Nutrients 16 00651 g002
Table 1. List of formula diets.
Table 1. List of formula diets.
PhaseCodeGroupNumber of RatsDiet Formula
Phase 1—
Conditioning calcium deficit
AIN_CaDefOVX32AIN 93M with calcium
Phase 2—
Intervention modified diets
SSham8AIN 93M
OBOVX + Bisphosphonate8AIN 93M + Bisphosphonate
ODOVX + Daidzein8AIN 93M + Daidzein
OTOVX + Tempeh8AIN 93M + Tempeh flour
AIN 93M: a formulated diet designed to provide the necessary nutrients required to maintain rats in this study; AIN_CaDef: an AIN 93M diet without calcium content; OVX: ovariectomized rats.
Table 2. Primer sequences.
Table 2. Primer sequences.
TargetForward PrimerReverse Primer
Gapdh: Glyceraldehyde-3-phosphate dehydrogenase; TRPV5: Transient Receptor Potential channel family Vanilloid subgroup 5; TRPV6: Transient Receptor Potential channel family Vanilloid subgroup 6.
Table 3. Nutritional content of diets.
Table 3. Nutritional content of diets.
ParameterType of Diet
Phase 1Phase 2Phase 2Phase 2Phase 2
Dry matter
(mg/g dry mass)
941.30 ± 1.41 ab940.15 ± 2.19 a939.75 ± 0.92 a938.30 ± 0.14 a947.45 ± 2.90 b
Organic matter
(mg/g dry mass)
939.80 ± 1.34 ab937.48 ± 2.51 ab936.82 ± 1.22 ab935.49 ± 0.04 a943.95 ± 2.98 b
(mg/g dry mass)
136.04 ± 0.88 a132.16 ± 0.68 a133.12 ± 3.59 a134.23 ± 0.51 a221.38 ± 1.64 b
(mg/g dry mass)
40.05 ± 0.69 a38.61 ± 0.54 a39.48 ± 1.46 a46.04 ± 1.65 b41.69 ± 1.77 ab
(mg/g dry mass)
44.88 ± 1.06 b43.29 ± 0.10 ab41.93 ± 0.26 ab41.41 ± 0.08 a83.70 ± 1.24 c
(mg/g dry mass)
826.41 ± 3.20 b822.85 ± 1.99 b820.27 ± 3.79 b816.00 ± 4.12 b673.66 ± 3.48 a
4333.85 ± 5.39 b4286.87 ± 3.25 a4269.86 ± 6.06 a4265.65 ± 11.87 a4416.81 ± 0.22 c
(mg/g dry mass)
0.02 ± 0.01 a5.06 ± 0.30 b4.66 ± 0.71 b4.03 ± 1.12 b7.06 ± 0.48 c
AIN_CaDef: an AIN 93M diet without calcium content; S & O: sham and ovariectomized rats fed AIN; OB: ovariectomized rats fed AIN with bisphosphonate; OD: ovariectomized rats fed AIN with daidzein; OT: ovariectomized rats fed AIN with tempeh. Phase 1: conditioning calcium deficit; Phase 2: intervention modified diets. Results of ANOVA analysis followed by Tukey’s post hoc honestly significant difference test showing significant differences between types of diet. Data are presented as mean ± standard deviation. a, b, c represent significantly different mean values ± SD at p < 0.05.
Table 4. Final body mass, body mass gain, and fat mass in the rats fed the modified diets during the experimental study.
Table 4. Final body mass, body mass gain, and fat mass in the rats fed the modified diets during the experimental study.
Initial body mass
275.88 ± 18.79294.50 ± 20.63292.38 ± 20.32294.63 ± 20.42294.50 ± 20.36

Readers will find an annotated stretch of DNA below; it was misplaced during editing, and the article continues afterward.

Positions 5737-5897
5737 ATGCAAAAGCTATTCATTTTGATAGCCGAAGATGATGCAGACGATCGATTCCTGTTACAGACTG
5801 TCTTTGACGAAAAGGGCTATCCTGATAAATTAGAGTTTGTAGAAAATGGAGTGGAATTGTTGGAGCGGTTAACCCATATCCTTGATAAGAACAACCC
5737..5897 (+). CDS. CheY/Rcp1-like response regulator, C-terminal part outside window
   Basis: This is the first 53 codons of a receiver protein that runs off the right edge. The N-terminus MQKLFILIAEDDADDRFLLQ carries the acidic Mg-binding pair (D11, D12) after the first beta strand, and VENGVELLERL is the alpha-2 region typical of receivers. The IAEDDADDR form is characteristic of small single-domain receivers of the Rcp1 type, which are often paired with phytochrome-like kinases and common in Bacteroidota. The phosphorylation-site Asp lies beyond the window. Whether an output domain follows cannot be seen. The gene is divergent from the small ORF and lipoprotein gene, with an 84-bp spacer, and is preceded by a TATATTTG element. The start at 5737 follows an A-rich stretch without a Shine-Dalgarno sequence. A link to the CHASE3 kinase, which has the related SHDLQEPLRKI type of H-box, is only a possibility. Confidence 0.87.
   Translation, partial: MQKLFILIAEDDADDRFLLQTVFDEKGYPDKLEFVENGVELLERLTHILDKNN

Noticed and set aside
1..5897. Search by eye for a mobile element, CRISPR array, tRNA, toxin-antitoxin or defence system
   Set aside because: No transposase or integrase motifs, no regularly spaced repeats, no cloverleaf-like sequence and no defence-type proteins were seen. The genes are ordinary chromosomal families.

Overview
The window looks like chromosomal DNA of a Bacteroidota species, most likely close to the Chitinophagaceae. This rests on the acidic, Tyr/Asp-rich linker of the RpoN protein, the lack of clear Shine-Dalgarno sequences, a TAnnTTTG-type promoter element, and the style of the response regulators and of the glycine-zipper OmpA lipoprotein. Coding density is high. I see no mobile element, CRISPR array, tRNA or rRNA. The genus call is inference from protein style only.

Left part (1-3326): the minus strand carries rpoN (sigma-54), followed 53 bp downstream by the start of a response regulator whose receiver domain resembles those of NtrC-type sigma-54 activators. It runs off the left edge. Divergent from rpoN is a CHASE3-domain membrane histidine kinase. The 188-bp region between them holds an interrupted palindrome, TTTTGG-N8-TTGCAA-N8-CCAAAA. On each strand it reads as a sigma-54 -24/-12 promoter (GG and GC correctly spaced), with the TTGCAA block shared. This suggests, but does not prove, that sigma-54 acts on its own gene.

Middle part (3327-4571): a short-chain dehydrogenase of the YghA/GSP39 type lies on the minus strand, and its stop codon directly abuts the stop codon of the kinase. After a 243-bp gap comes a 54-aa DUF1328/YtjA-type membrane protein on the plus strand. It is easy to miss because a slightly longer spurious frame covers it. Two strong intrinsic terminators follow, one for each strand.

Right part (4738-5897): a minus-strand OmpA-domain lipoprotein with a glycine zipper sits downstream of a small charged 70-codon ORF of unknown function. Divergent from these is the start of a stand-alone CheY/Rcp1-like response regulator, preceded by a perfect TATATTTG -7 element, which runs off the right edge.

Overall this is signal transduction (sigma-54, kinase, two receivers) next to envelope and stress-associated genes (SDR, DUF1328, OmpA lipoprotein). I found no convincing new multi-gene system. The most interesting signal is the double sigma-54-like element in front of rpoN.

Body mass gain in Phase 1
22.38 ± 13.0633.00 ± 21.8439.13 ± 16.5037.50 ± 5.9534.63 ± 15.50
Body mass gain in Phase 2
7.25 ± 7.89 a27.88 ± 16.98 b15.25 ± 10.87 ab19.13 ± 15.80 ab18.38 ± 7.23 ab
Final body mass
305.50 ± 31.51 a355.38 ± 23.54 b346.75 ± 28.41 b351.25 ± 20.80 b347.50 ± 33.15 b
Fat mass
62.94 ± 29.6386.95 ± 14.9389.53 ± 24.6988.64 ± 21.4362.28 ± 22.07
Food intake
16.75 ± 1.1017.78 ± 1.1417.27 ± 0.9617.98 ± 1.2016.80 ± 0.90
43.25 ± 46.96 a156.88 ± 95.64 b88.38 ± 63.02 ab106.25 ± 87.70 ab109.38 ± 43.07 ab
Calcium intake
85.28 ± 5.60 bc90.52 ± 5.79 c80.96 ± 4.52 ab72.97 ± 4.86 a119.50 ± 6.42 d
S: sham rats fed AIN, serving as the reference group; O: ovariectomized rats fed AIN; OB: ovariectomized rats fed AIN with bisphosphonate; OD: ovariectomized rats fed AIN with daidzein; OT: ovariectomized rats fed AIN with tempeh. Body mass gain was calculated as the difference in body mass between the end and the beginning of each phase. Phase 1: conditioning calcium deficit; Phase 2: intervention modified diets. FER: Food Efficiency Ratio (%) = weight gain (g)/food intake (g) × 100. Results of ANOVA analysis followed by Tukey’s post hoc honestly significant difference test showing significant differences between types of diet. Data are presented as mean ± standard deviation. a, b, c, d represent significantly different mean values ± SD at p < 0.05.
Table 5. Blood morphology in rats fed modified diets.
Table 5. Blood morphology in rats fed modified diets.
Erythrocytes (T/L)7.94 ± 0.408.18 ± 0.328.09 ± 0.338.09 ± 0.518.28 ± 0.29
Hemoglobin (g/dL)14.99 ± 0.6515.25 ± 0.4115.44 ± 0.5015.46 ± 0.5915.63 ± 0.50
Hematocrit (%)42.80 ± 1.5143.55 ± 1.3043.75 ± 1.8743.76 ± 2.3043.80 ± 1.85
MCV (fL)53.98 ± 1.6153.40 ± 1.8354.20 ± 1.2454.20 ± 1.7352.99 ± 2.18
MCH (pg)18.90 ± 0.9618.69 ± 0.5119.15 ± 0.6719.19 ± 0.6718.88 ± 0.60
MCHC (g/dL)35.01 ± 1.0135.03 ± 0.6535.31 ± 1.1035.38 ± 0.7635.65 ± 1.05
Platelets (G/L)836.25 ± 74.53838.75 ± 123.39861.88 ± 144.46815.63 ± 86.88852.63 ± 73.45
RDW-CV (%)12.60 ± 0.5012.83 ± 0.4212.83 ± 0.7112.65 ± 0.5813.18 ± 0.43
Leukocytes (G/L)7.34 ± 2.20 a13.65 ± 2.79 b13.91 ± 2.10 b13.07 ± 1.87 b12.93 ± 1.91 b
Neutrophils (G/L)0.98 ± 0.28 a1.79 ± 0.58 b1.88 ± 0.53 b1.84 ± 0.55 b1.64 ± 0.41 ab
Lymphocytes (G/L)5.45 ± 1.96 a10.67 ± 2.44 b10.61 ± 1.82 b9.56 ± 1.98 b10.11 ± 1.90 b
Monocytes (G/L)0.70 ± 0.25 a0.85 ± 0.32 ab1.00 ± 0.44 ab1.26 ± 0.49 b0.84 ± 0.34 ab
Eosinophils (G/L)0.20 ± 0.05 a0.30 ± 0.05 ab0.38 ± 0.12 b0.37 ± 0.10 b0.30 ± 0.00 ab
Basophils %0.45 ± 0.150.29 ± 0.100.26 ± 0.090.33 ± 0.150.31 ± 0.08
ALT (U/L)37.02 ± 4.9644.44 ± 8.2345.79 ± 6.6654.70 ± 29.7747.46 ± 7.81
AST (U/L)155.01 ± 41.32184.36 ± 40.92167.86 ± 41.36251.65 ± 194.95152.99 ± 45.13
Cholesterol (mg/dL)81.03 ± 20.85 a106.51 ± 12.24 b110.08 ± 16.40 b115.42 ± 12.75 b97.35 ± 16.13 ab
Glucose (mg/dL)115.99 ± 12.96132.30 ± 15.53132.59 ± 15.53135.44 ± 20.36126.08 ± 10.36
Triglycerides (mg/dL)210.70 ± 100.72166.03 ± 71.82164.48 ± 73.72163.89 ± 47.69130.40 ± 34.39